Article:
Okay, mixed results on that one, so on to the greatest test: can sous vide make something palatable out of boneless skinless chicken breasts? This recipe called for 2 hours. TWO HOURS! At 146 degrees. Into the bath it went with just a little bit of teriyaki sauce for flavor.

This was the clear winner. Juicy, tender, flavorful. And with no added fats, so I guess that‘s something I should be eating more.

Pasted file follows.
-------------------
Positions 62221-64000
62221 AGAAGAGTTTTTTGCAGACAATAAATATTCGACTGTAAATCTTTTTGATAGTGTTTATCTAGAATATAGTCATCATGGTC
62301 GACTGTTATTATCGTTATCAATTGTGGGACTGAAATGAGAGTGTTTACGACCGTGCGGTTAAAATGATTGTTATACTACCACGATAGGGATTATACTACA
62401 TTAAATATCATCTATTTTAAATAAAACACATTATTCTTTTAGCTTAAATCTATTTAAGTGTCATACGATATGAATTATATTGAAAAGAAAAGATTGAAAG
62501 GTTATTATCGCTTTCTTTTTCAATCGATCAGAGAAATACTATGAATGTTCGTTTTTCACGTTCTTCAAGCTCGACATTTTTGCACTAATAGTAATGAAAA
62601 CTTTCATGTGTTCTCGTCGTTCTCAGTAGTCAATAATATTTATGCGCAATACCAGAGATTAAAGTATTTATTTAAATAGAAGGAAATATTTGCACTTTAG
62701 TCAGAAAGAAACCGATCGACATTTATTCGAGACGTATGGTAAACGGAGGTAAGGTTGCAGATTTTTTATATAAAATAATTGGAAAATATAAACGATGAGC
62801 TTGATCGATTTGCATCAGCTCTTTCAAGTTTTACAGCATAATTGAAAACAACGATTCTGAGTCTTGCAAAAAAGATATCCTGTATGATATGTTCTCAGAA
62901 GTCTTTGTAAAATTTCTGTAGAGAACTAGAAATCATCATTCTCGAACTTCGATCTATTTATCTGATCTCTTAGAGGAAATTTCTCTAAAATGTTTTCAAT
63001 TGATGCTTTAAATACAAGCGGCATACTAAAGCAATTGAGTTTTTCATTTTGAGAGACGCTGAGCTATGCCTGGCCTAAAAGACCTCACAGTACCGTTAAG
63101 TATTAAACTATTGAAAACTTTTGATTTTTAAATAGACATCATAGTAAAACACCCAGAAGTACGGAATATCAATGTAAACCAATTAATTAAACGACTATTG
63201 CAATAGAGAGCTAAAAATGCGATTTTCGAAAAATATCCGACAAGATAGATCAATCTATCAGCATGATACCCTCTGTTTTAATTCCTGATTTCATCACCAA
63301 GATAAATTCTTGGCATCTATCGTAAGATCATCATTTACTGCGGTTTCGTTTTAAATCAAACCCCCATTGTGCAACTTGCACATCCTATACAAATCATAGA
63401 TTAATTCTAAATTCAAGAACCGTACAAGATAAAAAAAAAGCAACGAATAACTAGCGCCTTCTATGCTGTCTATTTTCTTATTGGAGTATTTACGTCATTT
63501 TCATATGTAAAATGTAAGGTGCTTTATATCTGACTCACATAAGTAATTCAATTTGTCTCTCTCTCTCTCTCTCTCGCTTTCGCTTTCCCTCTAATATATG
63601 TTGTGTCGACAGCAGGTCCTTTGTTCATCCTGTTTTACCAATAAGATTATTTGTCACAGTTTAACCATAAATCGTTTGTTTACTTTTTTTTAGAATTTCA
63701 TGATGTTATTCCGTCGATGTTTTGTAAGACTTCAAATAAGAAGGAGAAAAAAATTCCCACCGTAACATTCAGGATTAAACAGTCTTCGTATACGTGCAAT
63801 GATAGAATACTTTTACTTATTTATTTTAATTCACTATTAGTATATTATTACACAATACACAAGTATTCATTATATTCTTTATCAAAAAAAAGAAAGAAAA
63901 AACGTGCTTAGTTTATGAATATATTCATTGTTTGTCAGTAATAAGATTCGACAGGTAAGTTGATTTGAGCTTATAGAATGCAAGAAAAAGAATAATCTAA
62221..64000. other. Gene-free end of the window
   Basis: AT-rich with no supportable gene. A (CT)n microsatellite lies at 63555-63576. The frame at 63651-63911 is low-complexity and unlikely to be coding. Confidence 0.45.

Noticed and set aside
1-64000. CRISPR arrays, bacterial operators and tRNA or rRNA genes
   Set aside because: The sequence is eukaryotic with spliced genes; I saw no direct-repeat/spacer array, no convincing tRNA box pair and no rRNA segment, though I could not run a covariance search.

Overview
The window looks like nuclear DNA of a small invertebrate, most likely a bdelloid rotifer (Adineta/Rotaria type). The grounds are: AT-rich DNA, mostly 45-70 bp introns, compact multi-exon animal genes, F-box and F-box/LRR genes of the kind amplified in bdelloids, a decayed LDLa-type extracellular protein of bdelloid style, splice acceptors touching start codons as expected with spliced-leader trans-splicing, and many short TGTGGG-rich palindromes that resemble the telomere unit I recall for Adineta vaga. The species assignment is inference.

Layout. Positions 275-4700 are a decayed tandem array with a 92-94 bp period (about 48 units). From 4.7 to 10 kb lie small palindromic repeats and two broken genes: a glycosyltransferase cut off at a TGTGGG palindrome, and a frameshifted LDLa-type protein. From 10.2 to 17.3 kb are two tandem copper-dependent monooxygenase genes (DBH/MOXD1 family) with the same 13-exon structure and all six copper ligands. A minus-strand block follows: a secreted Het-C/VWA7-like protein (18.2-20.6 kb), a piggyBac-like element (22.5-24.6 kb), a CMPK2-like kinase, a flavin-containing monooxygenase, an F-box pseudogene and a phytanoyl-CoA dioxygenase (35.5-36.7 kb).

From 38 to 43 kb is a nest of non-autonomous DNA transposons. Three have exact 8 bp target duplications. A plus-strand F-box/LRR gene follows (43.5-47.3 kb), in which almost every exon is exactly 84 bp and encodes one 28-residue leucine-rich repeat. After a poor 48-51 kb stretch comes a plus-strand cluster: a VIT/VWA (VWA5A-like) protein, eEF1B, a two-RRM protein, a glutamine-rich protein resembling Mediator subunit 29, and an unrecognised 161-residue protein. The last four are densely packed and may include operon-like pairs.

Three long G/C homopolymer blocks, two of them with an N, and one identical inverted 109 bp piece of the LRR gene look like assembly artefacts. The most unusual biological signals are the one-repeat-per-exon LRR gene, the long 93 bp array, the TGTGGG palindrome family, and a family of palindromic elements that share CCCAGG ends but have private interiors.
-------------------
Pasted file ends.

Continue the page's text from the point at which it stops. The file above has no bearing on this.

I should note that the one food group I didn’t put to the sous vide test were vegetables. Both my cookbooks noted that not all vegetables are suitable for sous vide, but they both raved about carrots. Then they told me to cook them at ONE HOUR at 183 degrees. Of course, like all sous vide recipes, you have to finish with a final sear in a pan. Wait, is anyone having issues with cooking carrots, surely the most forgiving of vegetables? You spray some olive oil on a baking sheet, throw the carrots on it, salt and pepper and cook at whatever temperature and time you choose until the sugars carmelize to a wonderful sweetness. Or do it the French way in a saucepan with some butter and extremely low heat. The carrots leach out a surprising amount of liquid and become sweeter and carmelized in the butter. With either of these methods, you can turn down the heat if your carrots are getting ahead of the rest of the meal. Or turn the heat off and give it a quick blast of heat just before you serve. Much less fussy than sous vide with, in my mind, no guarantee of a better outcome. The one advantage seems to be that you can sous vide your carrots, then plunge them in cold water and refrigerate until you need them — up to four days later — at which time you give them a quick warm up in the pan. It still didn’t strike me as particularly labor saving or better than my two tried and true methods.